Father Donald Senior, CP

God’s mercy is always available to us

Saturday, March 5, 2016

Perspectives on Scripture

March 13: Fifth Sunday of Lent
Is 43:16-21; Phil 3:8-14; Jn 8:1-11

A couple of years ago I came upon a news report that struck me deeply. Chet Szuber, a man in Detroit who had severe heart failure and was near the point of death, had received his daughter Patti’s heart after she was tragically killed in an automobile accident. When he received news of her death, he was overcome with grief and could not even consider the proposal of his doctor and wife that he receive his daughter’s heart as his own.

But as he pondered it, he realized that this was precisely what his daughter would have wanted and he accepted. As he said, “My life will never be the same … she has given me my life and I will think of her every moment for as long as I live.”

That extraordinary story came back to me as I reflected on the readings for this Fifth Sunday of Lent, the last one before Holy Week begins. The Gospel is the exquisite story from John of Jesus and the woman caught in adultery. When some of the religious leaders want to stone her for her sin, Jesus intercedes for her and saves her life. (Where, we might ask, was their indignation for the man who also transgressed?)

They attempt to put Jesus on the spot: “Moses commanded us to stone such women. So what do you say?” Jesus answers with a silence that speaks louder than words, writing on the ground with his finger and ignoring their trap. Then he challenges them: “Let the one among you who is without sin be the first to throw a stone at her.”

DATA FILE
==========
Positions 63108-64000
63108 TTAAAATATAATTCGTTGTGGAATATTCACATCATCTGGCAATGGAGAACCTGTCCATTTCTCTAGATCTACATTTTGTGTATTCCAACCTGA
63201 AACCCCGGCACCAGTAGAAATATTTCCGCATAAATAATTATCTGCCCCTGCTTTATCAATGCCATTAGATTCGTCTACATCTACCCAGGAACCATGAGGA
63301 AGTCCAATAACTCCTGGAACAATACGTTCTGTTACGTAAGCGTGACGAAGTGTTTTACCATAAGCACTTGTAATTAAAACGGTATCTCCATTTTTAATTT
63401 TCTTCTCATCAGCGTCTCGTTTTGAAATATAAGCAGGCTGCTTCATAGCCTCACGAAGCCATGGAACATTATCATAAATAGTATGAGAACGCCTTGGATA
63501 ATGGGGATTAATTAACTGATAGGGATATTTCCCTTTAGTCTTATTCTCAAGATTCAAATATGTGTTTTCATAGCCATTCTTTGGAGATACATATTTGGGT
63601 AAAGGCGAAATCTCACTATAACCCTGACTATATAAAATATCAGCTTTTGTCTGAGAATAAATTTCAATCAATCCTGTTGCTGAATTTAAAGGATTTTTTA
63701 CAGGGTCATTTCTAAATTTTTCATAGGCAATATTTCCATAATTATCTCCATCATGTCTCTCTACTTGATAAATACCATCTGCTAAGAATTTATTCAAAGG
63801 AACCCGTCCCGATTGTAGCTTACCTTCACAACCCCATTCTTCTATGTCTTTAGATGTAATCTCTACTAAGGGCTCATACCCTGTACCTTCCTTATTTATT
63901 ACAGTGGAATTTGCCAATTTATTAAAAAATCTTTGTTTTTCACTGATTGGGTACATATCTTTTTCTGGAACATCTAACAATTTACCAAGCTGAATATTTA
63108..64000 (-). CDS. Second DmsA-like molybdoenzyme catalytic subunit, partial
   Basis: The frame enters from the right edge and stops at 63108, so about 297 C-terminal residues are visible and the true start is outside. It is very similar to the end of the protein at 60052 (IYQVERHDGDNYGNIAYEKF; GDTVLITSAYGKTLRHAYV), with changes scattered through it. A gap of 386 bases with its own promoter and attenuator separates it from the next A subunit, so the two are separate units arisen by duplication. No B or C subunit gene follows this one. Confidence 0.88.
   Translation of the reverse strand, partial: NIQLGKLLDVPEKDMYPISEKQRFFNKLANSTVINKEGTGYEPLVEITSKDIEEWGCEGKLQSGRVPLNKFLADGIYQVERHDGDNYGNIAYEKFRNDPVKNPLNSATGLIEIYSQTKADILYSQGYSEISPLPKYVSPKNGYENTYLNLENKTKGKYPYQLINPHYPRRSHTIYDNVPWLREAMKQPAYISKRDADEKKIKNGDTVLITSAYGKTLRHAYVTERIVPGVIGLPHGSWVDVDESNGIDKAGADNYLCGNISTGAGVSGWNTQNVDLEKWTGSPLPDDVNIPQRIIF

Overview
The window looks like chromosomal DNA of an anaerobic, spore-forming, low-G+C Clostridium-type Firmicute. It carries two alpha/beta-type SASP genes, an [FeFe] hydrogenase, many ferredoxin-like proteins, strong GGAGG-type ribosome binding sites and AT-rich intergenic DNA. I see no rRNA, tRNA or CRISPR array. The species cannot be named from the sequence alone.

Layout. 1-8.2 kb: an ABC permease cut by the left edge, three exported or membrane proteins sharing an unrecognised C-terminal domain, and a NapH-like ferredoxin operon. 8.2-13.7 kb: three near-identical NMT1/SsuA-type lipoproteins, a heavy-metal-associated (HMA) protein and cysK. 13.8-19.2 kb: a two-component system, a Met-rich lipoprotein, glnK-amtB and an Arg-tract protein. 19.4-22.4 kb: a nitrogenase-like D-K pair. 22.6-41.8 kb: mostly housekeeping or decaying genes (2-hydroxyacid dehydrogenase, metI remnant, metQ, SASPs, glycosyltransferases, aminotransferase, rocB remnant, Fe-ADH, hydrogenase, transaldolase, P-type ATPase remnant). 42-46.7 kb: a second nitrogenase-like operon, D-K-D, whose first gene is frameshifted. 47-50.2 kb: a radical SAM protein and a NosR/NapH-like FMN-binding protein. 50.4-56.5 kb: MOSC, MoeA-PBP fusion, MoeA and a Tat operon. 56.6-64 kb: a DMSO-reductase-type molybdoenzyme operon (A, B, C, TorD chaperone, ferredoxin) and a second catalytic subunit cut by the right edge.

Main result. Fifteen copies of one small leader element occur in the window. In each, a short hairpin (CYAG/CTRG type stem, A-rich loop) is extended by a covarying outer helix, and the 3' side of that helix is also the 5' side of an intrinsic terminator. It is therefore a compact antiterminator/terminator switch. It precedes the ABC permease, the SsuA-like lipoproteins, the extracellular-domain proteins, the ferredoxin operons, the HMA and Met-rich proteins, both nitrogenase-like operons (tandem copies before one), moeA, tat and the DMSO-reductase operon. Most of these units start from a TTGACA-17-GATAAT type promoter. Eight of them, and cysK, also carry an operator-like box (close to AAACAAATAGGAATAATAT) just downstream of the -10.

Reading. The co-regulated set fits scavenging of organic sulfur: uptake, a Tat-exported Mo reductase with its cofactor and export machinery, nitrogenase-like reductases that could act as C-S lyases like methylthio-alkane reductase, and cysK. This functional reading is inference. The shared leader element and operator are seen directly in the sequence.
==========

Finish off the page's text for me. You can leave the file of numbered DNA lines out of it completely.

Ashamed, they slip away one by one. And with infinite tenderness and sensitivity, Jesus gives new life to the woman they wanted to destroy.

Our Lenten season is rapidly drawing to a close but we still have time to take the message of this Scripture to heart. I wonder how this woman felt after her encounter with Jesus? Immense relief. Overwhelming gratitude. A chance for a new life.

Although the circumstances are very different, the experience of Chet Szuber and this anonymous woman in the Gospel are similar. Both found new life in an unexpected way. That is also a fundamental message of the Scripture readings this Sunday.

In the first reading from Isaiah, God declares to his people: “Remember not the events of the past, the things of long ago consider not; see, I am doing something new!” God’s great mercy can give us new life.

Paul speaks this way, too, in second reading taken from his letter to the Philippians: “forgetting what lies behind but straining forward to what lies ahead, I continue my pursuit toward the goal, the prize of God’s upward calling, in Christ Jesus.” As Paul affirmed more than once in his writings, because of God’s forgiving mercy and unquenchable love for us, we are a “new creation.”

No matter what our past might contain, whether some dramatic encounter with physical — or spiritual — death or the ordinary undertow of our sins and failings, God’s mercy is always available to us. Jesus’ tender forgiveness of the woman in the Gospel account for today makes that clear. We, too, can hear his words to her directed now to us: “Has no one condemned you? Neither do I condemn you. Go, and from now on do not sin any more.”


  • scripture